Sri Lankan government forces have launched fresh attacks on a reservoir, hours after Tamil Tiger rebels agreed to let it be reopened, reports say.
Rebels had warned fresh attacks would be seen as a declaration of war.
But a government spokesman said that utilities could not be used by rebels as bargaining tools.
Fighting between the two sides erupted after the Tigers cut the water supply to government-held villages in the north-east more than two weeks ago.
The Tamil Tigers had agreed to end the dispute by releasing water to about 15,000 farming families, following talks with Norwegian peace envoy Jon Hanssen Bauer.
But government spokesman Keheliya Rambukwella said the government had not been involved in the talks.
"We don't want terrorists to come and open the water way. They must simply allow irrigation engineers to do it, otherwise we will open it anyway," he told the AFP news agency.
Rebels said the Norwegian had promised that the grievances of Tamil people living in areas near the waterway would be considered by the authorities.
But Nordic truce monitors said the army continued to fire artillery at Tiger areas near the blocked Maavilaru sluice gate.
"It is quite obvious they are not interested in water. They are interested in something else," said Tommy Lekenmyr, chief of staff for the unarmed Sri Lanka Monitoring Mission, told Reuters news agency.
"We will blame this on the government." he added. "They said if you have any personnel in the area, make sure that they leave because we are starting an operation."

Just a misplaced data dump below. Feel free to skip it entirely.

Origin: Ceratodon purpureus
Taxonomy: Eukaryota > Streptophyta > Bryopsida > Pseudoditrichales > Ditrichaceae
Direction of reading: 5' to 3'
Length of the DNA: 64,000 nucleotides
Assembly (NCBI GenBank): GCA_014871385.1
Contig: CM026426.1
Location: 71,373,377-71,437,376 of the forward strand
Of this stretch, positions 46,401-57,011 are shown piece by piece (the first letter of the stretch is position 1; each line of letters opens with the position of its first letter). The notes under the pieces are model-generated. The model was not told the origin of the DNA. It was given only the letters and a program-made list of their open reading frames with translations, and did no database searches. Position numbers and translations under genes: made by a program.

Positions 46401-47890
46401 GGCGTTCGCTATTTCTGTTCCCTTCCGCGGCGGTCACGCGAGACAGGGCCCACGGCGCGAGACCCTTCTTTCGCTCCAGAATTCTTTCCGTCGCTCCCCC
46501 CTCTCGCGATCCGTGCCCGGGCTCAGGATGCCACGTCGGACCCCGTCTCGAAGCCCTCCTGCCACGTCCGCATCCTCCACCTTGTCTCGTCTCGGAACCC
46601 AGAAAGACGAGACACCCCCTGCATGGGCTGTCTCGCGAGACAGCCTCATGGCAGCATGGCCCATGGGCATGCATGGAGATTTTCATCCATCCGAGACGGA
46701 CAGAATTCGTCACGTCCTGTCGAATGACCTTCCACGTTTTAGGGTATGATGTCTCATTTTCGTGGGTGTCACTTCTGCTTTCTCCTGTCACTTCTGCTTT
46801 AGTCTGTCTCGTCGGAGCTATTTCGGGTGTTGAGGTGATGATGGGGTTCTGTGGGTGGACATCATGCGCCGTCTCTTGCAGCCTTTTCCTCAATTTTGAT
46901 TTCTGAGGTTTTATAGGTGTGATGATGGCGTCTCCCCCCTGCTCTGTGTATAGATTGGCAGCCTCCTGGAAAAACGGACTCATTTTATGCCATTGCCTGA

The Sri Lankan military said it was pushing ahead with an operation to secure the sluice area, and that any firing was in support of that effort.
Act of war
The military responded to the initial water blockade with air strikes and a ground assault, plunging the island into some of its fiercest fighting since the signing of a ceasefire agreement four years ago.
On Saturday, rebels pulled back from the north-east town of Muttur after more than a week of heavy fighting with government troops.
Ethirajan Anbarasan of the BBC's Tamil Service says the government seemed to have been surprised by the Tigers' swift military advance.
Rebels claim they overran many army camps as well as capturing Muttur.
But more than 20,000 people were believed to have left the mainly Muslim town on Friday seeking safety in neighbouring towns. The military accused the Tigers of killing 100 civilians during the exodus.
Militarily the rebels have made a point, but they appear to have lost out on the Muslim support in the region, our correspondent adds.